Recent studies show that insufficient magnesium intake is more common in today’s population compared in the past. This is likely due to a combination of unhealthy eating habits and a reduction in the amount of magnesium naturally available in different sources of food due to environmental factors.
Causes of Mg Deficiency
Factors that can cause magnesium deficiency include:
- Inadequate consumption of foods containing magnesium
- Bowel problems
- Excessive stress
- Cigarette, alcohol, and drug addiction
- Sweat loss
Long Term Consequences of Mg Loss
While many people experience very few symptoms of magnesium deficiency, it can cause problems for some. Early signs of magnesium deficiency include fatigue, weakness, loss of appetite, and nausea. If left unrecovered, Mg deficiency can lead to the following long-term problems:
- Muscle cramps
- Low mood
Optimal Magnesium Levels in Urine
You should consume magnesium at regular intervals to maintain adequate levels in the body. The amount of magnesium the body needs depends on age and biological sex. Average daily recommended amounts are listed below in milligrams (mg):
Table 1: Average daily recommended amounts of Magnesium (mg)
|Biological Sex||Recommended Amount|
|During pregnancy||350–360 mg|
Magnesium levels in the body can impact your metabolic function.
In general, adults who are eating a healthy and balanced diet will likely not need to consume additional magnesium. That said, those who experience issues that cause excessive magnesium loss or low magnesium absorption will likely need to take additional magnesium.
Maintaining an Optimal Level of Magnesium
The benefits of maintaining an optimal level of magnesium in the body include:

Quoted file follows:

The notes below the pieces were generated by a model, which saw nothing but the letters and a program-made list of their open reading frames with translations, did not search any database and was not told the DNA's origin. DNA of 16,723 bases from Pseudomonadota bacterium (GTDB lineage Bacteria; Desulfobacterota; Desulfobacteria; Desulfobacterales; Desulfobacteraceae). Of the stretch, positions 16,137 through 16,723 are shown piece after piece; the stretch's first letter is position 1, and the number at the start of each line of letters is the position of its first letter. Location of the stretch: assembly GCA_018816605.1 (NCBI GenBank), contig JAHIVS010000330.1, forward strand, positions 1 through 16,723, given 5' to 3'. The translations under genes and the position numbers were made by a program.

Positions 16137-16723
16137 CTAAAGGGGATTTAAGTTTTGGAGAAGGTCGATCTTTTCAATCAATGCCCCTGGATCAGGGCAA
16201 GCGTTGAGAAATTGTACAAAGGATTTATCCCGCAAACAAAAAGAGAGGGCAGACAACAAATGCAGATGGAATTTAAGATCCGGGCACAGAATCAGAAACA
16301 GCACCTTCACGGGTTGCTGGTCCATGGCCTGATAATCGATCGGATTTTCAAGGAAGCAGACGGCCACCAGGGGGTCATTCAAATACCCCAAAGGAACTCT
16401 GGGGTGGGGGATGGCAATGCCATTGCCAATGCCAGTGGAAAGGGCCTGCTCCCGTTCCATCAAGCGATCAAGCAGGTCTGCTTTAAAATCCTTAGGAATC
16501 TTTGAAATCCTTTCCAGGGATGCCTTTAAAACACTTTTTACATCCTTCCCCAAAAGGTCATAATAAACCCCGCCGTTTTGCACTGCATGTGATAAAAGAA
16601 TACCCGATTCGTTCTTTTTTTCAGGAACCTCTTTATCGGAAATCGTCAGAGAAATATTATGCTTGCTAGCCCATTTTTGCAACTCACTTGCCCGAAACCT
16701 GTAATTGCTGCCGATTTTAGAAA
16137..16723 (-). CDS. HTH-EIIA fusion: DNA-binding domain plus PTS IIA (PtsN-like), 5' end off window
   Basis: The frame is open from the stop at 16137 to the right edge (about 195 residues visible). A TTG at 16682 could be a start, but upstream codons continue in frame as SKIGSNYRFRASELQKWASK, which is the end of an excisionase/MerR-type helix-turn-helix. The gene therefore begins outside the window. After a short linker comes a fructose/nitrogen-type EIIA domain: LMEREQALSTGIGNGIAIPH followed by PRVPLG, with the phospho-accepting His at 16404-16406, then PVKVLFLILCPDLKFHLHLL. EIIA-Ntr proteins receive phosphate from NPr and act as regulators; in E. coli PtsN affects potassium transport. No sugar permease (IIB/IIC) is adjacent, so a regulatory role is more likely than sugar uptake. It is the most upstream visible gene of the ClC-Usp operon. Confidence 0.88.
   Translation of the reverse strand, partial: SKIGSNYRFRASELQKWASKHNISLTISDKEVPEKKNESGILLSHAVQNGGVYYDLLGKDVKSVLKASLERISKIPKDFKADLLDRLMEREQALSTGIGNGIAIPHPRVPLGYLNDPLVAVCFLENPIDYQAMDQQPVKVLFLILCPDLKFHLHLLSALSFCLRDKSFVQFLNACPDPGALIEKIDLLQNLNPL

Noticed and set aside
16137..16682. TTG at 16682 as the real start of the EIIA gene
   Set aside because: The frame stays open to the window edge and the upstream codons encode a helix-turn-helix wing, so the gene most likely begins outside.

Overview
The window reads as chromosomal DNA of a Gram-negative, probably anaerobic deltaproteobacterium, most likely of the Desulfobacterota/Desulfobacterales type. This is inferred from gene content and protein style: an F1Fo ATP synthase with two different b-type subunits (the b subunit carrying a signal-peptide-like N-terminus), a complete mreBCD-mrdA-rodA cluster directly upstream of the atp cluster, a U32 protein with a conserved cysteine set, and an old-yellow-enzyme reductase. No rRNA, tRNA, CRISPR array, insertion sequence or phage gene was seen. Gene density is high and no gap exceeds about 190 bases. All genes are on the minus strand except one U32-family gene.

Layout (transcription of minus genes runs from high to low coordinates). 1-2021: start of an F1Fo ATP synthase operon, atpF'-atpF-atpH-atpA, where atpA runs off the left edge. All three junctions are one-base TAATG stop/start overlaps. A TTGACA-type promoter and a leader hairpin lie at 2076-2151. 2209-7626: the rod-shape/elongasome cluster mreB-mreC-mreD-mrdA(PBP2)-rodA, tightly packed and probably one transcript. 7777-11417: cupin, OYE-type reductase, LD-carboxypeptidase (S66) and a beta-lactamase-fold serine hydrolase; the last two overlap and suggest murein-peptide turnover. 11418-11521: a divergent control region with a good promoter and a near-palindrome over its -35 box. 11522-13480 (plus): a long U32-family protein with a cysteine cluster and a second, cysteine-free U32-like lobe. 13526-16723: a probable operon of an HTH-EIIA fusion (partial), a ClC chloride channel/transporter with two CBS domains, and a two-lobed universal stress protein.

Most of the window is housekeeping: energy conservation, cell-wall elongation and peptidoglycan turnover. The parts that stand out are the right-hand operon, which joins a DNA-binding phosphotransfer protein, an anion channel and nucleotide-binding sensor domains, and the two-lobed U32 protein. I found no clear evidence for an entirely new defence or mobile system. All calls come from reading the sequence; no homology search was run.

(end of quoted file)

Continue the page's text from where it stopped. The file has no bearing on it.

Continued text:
- Controlling hormones and food intake
- Increasing the functionality of calcium and potassium in the body
- Protecting our cells from harmful elements
High Urine Magnesium
Too much magnesium from foods isn’t typically a health concern for healthy adults. That’s because excess amounts of the mineral can be excreted from the body. However, the same can’t be said for the overuse of magnesium supplements. More specifically, high doses of magnesium taken via medications or supplements can cause problems like nausea and muscle weakness.
Possible Causes of Excessive Magnesium Intake
Potential causes of excessive magnesium intake include:
- Use of medications containing magnesium
- Calcium deficiency
Magnesium and Healthy Diets
As the body easily absorbs magnesium, you can easily meet your daily magnesium requirements by eating a balanced diet. The body absorbs approximately 40-60% of magnesium in foods.
Magnesium-rich foods include dark green leafy vegetables, spinach, hazelnuts, walnuts, dried apricots, almonds, poppy seeds, arugula, turnip, eggplant, dates, leeks, celery, beans, peas, soybeans, milk, yogurt, nuts, bananas, avocados, dark chocolate, sunflower seeds, sesame, and whole-grain cereal. That said, be mindful of your food's oxalate and phytate content which is typically found in vegetables and grains. These compounds bind to magnesium and iron and thus impact your body's ability to absorb them.
The best way to ensure adequate magnesium consumption is to eat a whole foods diet. It is because many foods can lose their magnesium value during preparation and processing that many people rely on magnesium supplements to increase their magnesium intake.